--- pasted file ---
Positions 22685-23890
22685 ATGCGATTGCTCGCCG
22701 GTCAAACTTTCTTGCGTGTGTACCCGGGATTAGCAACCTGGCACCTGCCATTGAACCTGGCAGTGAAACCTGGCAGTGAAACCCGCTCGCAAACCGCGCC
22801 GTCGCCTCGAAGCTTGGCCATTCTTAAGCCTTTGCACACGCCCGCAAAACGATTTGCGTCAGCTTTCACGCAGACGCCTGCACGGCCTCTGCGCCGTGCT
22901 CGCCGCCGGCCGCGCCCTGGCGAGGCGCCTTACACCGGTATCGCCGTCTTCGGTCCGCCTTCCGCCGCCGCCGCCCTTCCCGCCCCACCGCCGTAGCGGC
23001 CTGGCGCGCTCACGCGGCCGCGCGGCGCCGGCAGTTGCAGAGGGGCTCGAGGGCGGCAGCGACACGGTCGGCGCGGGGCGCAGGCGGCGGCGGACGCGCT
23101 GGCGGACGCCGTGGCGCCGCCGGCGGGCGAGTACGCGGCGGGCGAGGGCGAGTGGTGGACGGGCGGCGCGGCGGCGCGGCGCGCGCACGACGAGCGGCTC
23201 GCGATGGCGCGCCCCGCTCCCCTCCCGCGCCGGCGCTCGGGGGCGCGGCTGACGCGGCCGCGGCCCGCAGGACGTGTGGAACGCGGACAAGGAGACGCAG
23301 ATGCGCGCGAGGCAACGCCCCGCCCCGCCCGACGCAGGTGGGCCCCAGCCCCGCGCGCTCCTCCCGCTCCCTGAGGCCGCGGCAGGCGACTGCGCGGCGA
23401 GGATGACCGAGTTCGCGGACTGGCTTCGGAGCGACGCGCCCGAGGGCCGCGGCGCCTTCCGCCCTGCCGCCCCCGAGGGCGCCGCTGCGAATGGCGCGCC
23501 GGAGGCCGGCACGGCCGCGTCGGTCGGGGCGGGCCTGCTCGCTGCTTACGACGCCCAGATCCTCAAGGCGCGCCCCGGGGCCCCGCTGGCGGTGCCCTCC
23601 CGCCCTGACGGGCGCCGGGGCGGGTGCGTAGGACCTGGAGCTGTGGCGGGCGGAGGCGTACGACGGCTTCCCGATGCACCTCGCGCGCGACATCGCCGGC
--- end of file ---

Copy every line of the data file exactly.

Positions 22685-23890
22685 ATGCGATTGCTCGCCG
22701 GTCAAACTTTCTTGCGTGTGTACCCGGGATTAGCAACCTGGCACCTGCCATTGAACCTGGCAGTGAAACCTGGCAGTGAAACCCGCTCGCAAACCGCGCC
22801 GTCGCCTCGAAGCTTGGCCATTCTTAAGCCTTTGCACACGCCCGCAAAACGATTTGCGTCAGCTTTCACGCAGACGCCTGCACGGCCTCTGCGCCGTGCT
22901 CGCCGCCGGCCGCGCCCTGGCGAGGCGCCTTACACCGGTATCGCCGTCTTCGGTCCGCCTTCCGCCGCCGCCGCCCTTCCCGCCCCACCGCCGTAGCGGC
23001 CTGGCGCGCTCACGCGGCCGCGCGGCGCCGGCAGTTGCAGAGGGGCTCGAGGGCGGCAGCGACACGGTCGGCGCGGGGCGCAGGCGGCGGCGGACGCGCT
23101 GGCGGACGCCGTGGCGCCGCCGGCGGGCGAGTACGCGGCGGGCGAGGGCGAGTGGTGGACGGGCGGCGCGGCGGCGCGGCGCGCGCACGACGAGCGGCTC
23201 GCGATGGCGCGCCCCGCTCCCCTCCCGCGCCGGCGCTCGGGGGCGCGGCTGACGCGGCCGCGGCCCGCAGGACGTGTGGAACGCGGACAAGGAGACGCAG
23301 ATGCGCGCGAGGCAACGCCCCGCCCCGCCCGACGCAGGTGGGCCCCAGCCCCGCGCGCTCCTCCCGCTCCCTGAGGCCGCGGCAGGCGACTGCGCGGCGA
23401 GGATGACCGAGTTCGCGGACTGGCTTCGGAGCGACGCGCCCGAGGGCCGCGGCGCCTTCCGCCCTGCCGCCCCCGAGGGCGCCGCTGCGAATGGCGCGCC
23501 GGAGGCCGGCACGGCCGCGTCGGTCGGGGCGGGCCTGCTCGCTGCTTACGACGCCCAGATCCTCAAGGCGCGCCCCGGGGCCCCGCTGGCGGTGCCCTCC
23601 CGCCCTGACGGGCGCCGGGGCGGGTGCGTAGGACCTGGAGCTGTGGCGGGCGGAGGCGTACGACGGCTTCCCGATGCACCTCGCGCGCGACATCGCCGGC